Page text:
A second line of defense — the immune system’s T cells — may offer protection from COVID-19 even when vaccine-induced antibodies no longer can, according to new research out of the University of Wisconsin School of Veterinary Medicine.
By exploring the ways mice responded, researchers hope to gain an understanding of the sorts of human health issues that may bring on a case of this life-threatening form of cancer.
Called manifold learning, the approach may help researchers better understand and even predict brain disorders by looking at specific neuronal properties.
The discovery could help people with muscle-wasting disorders and even astronauts on extended space voyages by putting space travelers into a hibernation-like state.
Public health officials expect antiviral pills to become an increasingly common treatment for COVID-19 that will reduce the severity of the disease in at-risk patients and decrease the burden of the pandemic.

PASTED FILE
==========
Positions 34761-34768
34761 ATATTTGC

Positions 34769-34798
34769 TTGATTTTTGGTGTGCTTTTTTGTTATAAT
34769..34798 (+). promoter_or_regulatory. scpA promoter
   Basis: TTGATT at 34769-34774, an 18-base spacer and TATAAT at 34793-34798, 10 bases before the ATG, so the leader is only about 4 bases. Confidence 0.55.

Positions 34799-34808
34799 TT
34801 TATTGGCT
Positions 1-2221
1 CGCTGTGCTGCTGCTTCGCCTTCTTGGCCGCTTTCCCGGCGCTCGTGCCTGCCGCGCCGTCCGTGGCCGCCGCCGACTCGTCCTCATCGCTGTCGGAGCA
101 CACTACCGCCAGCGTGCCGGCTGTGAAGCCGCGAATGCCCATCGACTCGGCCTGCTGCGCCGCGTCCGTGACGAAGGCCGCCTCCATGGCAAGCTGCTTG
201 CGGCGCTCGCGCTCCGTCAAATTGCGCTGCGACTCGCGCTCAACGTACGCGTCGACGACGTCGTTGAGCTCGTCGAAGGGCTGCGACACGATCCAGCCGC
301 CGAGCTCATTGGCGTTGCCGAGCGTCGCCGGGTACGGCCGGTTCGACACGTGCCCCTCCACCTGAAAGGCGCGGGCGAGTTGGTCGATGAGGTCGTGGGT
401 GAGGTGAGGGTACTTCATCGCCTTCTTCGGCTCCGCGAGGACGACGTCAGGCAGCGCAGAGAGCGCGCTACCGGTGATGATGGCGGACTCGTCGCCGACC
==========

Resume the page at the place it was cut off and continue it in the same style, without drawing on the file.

If the world already had a pan-coronavirus vaccine in March 2020, it could have served as a mitigation tool until vaccines specific to SARS-CoV-2 could be developed.
A new study could lead to earlier diagnosis of epilepsy and possibly new ways to treat epilepsy and other disorders that share symptoms, like Alzheimer’s disease, traumatic brain injury and autism spectrum disorder.
The rare neurological disorder has no cure and is typically fatal, but a study led by UW–Madison researchers is a significant step in efforts to help people with the disease.
UW–Madison and University of Pittsburgh scientists report the method works even when the radiation is given in doses too low to destroy the cancer outright.
The thin, flexible device is bioresorbable, so once the bone is knitted back together, the device’s components dissolve within the body.